Don’t sacrifice features for your team’s convenience. Instead, put in the extra effort and resources — customers will genuinely value an omnichannel experience.


        It doesn’t matter how effective your product or service is if your customers can’t navigate their way around it. Websites and apps should be intuitive, making it clear to the user which steps to take to achieve their goals.

        Your team can create a user-friendly design by running usability tests on your website or app. Usability testing evaluates how easy it is to operate your product or service. By running these tests before production, you can create a website design that’s easy to use and ensures every customer can achieve their goals.

        User Onboarding

        For some companies, customers need to be taught how to use their website or app. Not everyone is tech-savvy, and many SaaS businesses provide onboarding to users who aren’t familiar with their products or services.

        Onboarding is the process of teaching new customers how to use your product or service. A representative from the company’s customer success team works with the user to ensure they understand the value and purpose of their purchase. This way, customers don’t have to go through a time-consuming learning curve and can get value from your business immediately.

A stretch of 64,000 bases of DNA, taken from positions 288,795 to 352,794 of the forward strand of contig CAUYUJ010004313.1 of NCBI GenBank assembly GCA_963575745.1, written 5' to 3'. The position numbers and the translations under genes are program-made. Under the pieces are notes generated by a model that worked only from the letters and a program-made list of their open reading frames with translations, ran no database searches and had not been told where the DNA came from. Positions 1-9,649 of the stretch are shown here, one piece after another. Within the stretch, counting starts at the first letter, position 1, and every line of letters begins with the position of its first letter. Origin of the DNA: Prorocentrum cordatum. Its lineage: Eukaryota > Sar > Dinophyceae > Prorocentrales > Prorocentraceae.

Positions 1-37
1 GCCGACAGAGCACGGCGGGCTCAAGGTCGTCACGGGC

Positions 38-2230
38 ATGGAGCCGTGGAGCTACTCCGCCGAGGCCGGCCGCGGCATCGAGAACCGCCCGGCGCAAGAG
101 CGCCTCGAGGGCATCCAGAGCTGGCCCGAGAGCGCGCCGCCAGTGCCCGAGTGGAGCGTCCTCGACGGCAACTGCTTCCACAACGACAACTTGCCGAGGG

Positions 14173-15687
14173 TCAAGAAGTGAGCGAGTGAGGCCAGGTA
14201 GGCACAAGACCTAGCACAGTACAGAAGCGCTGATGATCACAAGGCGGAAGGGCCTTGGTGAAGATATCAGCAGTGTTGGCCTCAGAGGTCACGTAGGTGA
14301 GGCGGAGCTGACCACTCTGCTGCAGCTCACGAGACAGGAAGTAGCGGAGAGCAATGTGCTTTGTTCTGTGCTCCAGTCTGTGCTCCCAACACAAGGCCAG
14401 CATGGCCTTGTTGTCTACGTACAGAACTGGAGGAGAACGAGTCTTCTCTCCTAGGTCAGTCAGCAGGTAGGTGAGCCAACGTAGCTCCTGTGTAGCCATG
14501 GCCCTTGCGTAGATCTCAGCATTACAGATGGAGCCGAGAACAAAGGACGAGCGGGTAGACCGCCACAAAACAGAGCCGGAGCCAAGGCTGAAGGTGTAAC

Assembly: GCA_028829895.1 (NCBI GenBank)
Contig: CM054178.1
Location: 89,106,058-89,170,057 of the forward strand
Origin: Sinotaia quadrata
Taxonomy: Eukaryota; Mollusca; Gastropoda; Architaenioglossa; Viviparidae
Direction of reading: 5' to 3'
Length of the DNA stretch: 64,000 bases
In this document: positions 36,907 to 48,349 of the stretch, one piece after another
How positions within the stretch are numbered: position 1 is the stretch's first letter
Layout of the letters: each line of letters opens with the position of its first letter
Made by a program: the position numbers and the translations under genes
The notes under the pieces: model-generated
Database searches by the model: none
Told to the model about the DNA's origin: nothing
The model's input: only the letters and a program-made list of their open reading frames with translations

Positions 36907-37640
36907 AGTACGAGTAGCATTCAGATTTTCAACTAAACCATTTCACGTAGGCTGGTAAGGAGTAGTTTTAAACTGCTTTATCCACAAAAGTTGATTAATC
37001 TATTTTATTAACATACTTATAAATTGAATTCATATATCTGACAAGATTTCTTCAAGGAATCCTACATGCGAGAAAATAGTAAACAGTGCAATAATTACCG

Whether or not you’re a SaaS company, it can be difficult to improve upon your customer experience. That’s because you must make changes across multiple departments and ensure every employee is on the same page. This is where software can simplify the process for your team.

        There are plenty of tools available that can monitor and analyze customer experience. Let’s review a few options.

        Tips for Making a Great Customer Experience

        1. Understand your customers. I’ve found no substitute for putting yourself in the customer's shoes. To create a great customer experience, you need to experience what it's like to be a customer. That can mean many different things depending on your company, but when I worked at HubSpot Support, it meant knowing the product inside and out and using it myself.